The Nerd Side Of Life

Jodorowsky’s Dune Bible Owner Maybe Doesn’t Understand Film Rights

Back in 1974, filmmaker and polarizing figure Alejandro Jodorowsky acquired the film rights to Frank Herbert‘s seminal work of science fiction. His plan was to adapt and create a “Dune” film, using incredible designs by Mobeius and H.R. Giger. All of which was chronicled in a bound book, referred to as a ‘bible.’ As we know, Jodorowsky’s film never happened, which a 2013 documentary follows. (Although in 1984, David Lynch directed a version, and of course Denis Villeneuve’s 2021 version.)

Cut to November 2021, and a big piece of “Dune” history sold at auction for over $3 million USD. It was Jodorowsky’s bible, and mystery shrouded the purchaser. That is until yesterday, when The Spice DAO, a group of…crypto enthusiasts…claimed to have won the item. (This is the same group who crowd funded the capitol to secure the bible.)

What’s really interesting is what the group is proclaiming as their missionaria protectiva-

1. Make the book public (to the extent permitted by law)
2. Produce an original animated limited series inspired by the book and sell it to a streaming service 3. Support derivative projects from the community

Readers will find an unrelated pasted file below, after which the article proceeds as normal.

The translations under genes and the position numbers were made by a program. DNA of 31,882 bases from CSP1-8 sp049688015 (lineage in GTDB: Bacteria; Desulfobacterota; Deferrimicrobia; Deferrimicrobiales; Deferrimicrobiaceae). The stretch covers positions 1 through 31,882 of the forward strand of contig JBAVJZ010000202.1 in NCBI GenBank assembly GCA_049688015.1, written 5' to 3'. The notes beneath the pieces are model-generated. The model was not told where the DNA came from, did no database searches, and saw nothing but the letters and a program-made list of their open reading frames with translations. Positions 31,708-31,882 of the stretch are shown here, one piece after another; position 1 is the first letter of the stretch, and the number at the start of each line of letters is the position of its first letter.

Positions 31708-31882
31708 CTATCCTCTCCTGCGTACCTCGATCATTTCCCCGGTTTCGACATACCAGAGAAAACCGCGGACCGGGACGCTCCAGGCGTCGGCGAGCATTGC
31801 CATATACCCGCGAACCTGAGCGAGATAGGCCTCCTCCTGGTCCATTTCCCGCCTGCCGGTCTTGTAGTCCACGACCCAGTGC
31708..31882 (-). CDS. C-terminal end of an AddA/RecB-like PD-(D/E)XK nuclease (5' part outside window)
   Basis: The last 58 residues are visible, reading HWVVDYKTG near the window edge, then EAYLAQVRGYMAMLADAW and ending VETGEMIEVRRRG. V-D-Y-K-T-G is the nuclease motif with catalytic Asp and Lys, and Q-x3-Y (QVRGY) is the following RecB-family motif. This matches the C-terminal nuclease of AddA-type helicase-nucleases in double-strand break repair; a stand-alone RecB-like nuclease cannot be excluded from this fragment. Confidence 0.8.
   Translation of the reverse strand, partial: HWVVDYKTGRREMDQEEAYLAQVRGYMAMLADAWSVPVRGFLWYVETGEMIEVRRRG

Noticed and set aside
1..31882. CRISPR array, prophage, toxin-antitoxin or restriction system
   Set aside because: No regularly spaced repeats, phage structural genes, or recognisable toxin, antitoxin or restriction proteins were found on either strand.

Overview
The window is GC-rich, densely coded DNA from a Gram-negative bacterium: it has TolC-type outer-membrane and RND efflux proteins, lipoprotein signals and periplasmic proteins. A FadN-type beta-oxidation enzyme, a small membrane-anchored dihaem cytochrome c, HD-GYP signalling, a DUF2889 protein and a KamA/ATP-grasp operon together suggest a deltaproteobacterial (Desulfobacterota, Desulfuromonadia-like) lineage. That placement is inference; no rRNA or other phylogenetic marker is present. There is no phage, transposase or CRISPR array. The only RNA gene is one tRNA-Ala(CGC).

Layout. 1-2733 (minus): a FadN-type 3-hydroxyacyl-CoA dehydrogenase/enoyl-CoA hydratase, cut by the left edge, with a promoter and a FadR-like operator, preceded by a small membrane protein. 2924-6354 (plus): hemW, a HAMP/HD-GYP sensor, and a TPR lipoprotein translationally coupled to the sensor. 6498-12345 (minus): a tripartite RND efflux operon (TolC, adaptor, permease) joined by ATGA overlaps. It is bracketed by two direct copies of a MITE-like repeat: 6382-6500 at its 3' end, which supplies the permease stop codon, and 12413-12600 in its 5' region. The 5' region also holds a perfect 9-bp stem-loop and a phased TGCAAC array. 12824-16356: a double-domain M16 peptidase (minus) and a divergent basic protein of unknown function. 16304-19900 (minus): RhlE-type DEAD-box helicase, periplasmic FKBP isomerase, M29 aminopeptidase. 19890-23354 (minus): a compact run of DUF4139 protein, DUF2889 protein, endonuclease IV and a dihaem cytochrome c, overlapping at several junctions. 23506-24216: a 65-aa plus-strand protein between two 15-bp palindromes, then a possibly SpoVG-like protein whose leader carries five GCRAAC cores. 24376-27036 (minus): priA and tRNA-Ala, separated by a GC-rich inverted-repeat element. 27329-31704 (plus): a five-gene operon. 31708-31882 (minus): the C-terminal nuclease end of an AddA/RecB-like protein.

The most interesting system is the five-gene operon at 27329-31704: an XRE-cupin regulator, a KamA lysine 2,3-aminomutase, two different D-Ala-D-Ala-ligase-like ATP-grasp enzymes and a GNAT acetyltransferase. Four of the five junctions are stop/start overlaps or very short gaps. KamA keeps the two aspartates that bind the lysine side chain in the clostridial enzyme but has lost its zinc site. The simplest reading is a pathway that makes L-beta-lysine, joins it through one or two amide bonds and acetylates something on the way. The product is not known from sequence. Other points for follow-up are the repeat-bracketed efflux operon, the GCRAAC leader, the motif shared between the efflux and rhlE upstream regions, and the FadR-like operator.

Pages from the Bible, from the Christies’ listing
1 of 1,094

But here’s the thing- just because they purchased the bible doesn’t mean they now suddenly own the rights to the franchise. Those rights- film, television, gaming, merchandise and more- lay in the lap of Legendary Entertainment. There have been some pretty impressive licenses granted though, like Gale Force 9 for gaming, and BOOM! Studios for comics, for starters.

This continues to be part of the entire NFT craze that baffles us. You’re not, except for very specific circumstances, purchasing the rights to use, sell, reproduce etc. said item. You’re literally just buying a non fungible token of the item. The Verge has a pretty good explanation of what that all means, without the annoying cryptobro aspect that always seems to pop up in conversations like this.

The point is, The Spice DAO CAN’T do the things they’re saying are their “mission.” Not without a lot of legal and monetary hoops being jumped through.

It’s like if someone were to buy a Star Wars” script at auction, and suddenly decide they want to make their own version of the film. You can imagine how that’d go, right? Disney money, Lucasfilm lawyers…yeah. It’d be a no-go.

It’ll be interesting to see what Legendary Entertainment and the estate of Frank Herbert (headed by his author son Brian Herbert) say and do in response.

Documentary “Jordowosky’s Dune” is available to watch on Amazon here. Pick up a copy of Lynch’s film on Amazon here. And, the most recent Villeneuve version on Amazon here.

“Dune” 1984, Universal Pictures

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